WHEN SWIMMING ISN’T WINNING…

There are few ideas I’ve had that are worse than deciding to take both kids swimming by myself. Choosing to neck a jar of pickled onions during a serious case of the midnight munchies and proceeding to puke them up all night comes in a close second, along with convincing two mates to do three tequila shots before our first spin class, but swimming with the kids is definitely, definitely, the worst.

The problem (as is so often the case in parenting), is that the fantasy of what a swimming trip with the kids looks like versus the soul-destroying, physically painful reality makes you question your sanity. Hell, it makes you question your ability to be in charge of small humans at all and, while you stand there with wet knickers on and skinny jeans wrapped around your legs like a helter-skelter while both children shiver and cry, you wonder what the fuck made you think this was a good idea.

It’s stressful before you even get out of the house. It takes almost 3 days, four tantrums, 2 packets of bribe-shaped Pom Bears, and a trip to the supermarket for swimming nappies to get the bag packed. Because it’s been 1 year, 3 months, and 16 days (apparently the exact amount of time it takes to forget how awful swimming with kids is) since I last took them swimming, their swimming costumes cover nothing and are permanently stuck up their arses. As they’re not currently auditioning for Love Island, I find myself spunking another £20 on two more swimsuits.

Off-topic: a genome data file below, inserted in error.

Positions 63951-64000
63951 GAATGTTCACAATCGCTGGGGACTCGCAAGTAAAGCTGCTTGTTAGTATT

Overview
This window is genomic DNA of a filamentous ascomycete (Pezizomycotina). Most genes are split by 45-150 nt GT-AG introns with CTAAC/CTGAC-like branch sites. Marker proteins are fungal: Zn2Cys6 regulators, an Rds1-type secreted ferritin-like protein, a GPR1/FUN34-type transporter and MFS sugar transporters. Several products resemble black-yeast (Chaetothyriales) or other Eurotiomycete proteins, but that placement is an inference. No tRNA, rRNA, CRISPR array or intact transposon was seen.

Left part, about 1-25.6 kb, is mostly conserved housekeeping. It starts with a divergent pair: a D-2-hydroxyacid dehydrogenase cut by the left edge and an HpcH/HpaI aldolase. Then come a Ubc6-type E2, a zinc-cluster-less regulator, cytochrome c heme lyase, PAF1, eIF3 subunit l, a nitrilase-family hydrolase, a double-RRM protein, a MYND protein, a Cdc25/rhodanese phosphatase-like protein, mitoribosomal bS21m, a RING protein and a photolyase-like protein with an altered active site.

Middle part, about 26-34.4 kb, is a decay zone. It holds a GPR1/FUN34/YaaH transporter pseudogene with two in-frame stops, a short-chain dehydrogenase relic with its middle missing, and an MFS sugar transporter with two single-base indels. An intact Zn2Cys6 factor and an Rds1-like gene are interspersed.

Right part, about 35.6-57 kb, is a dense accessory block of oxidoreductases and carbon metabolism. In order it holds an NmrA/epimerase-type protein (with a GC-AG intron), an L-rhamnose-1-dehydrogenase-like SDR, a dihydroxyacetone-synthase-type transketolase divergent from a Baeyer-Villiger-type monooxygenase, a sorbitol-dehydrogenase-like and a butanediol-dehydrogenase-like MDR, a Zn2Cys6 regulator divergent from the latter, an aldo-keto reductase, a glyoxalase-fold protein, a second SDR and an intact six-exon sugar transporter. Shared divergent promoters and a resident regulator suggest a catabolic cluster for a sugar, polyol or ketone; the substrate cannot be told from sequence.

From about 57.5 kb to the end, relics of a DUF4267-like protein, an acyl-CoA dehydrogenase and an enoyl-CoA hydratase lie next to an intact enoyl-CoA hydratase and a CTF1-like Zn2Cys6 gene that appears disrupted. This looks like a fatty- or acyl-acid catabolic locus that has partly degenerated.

So, I’m already a mental breakdown and £25 down (including the swimming nappies) and I haven’t even left the house. Finding a swimsuit that still fits me is a daunting experience in itself, not to mention the fanny admin I have to undergo in a hurry, so I throw the kids another bag of pom bears and head upstairs.  Within two minutes, I’m naked from the waist down with one leg on the bog, a razor clogged with old pubes in one hand and a flannel in the other ready to tackle the 70s pornstar jungle that I appear to have curated almost without any effort at all. If only everything was as easy as growing your bush, eh? I try on the swimsuit – it’s less Love Island and more Love Handles but THIS BODY GREW HUMANS DON’T YOU KNOW??? – and make sure it (more or less) hides the fruitful lady garden (blood love a euphemism). Decide to give less shits and anyway, the blood dribbling down my thigh from the cut I gave myself is probably going to be distracting enough.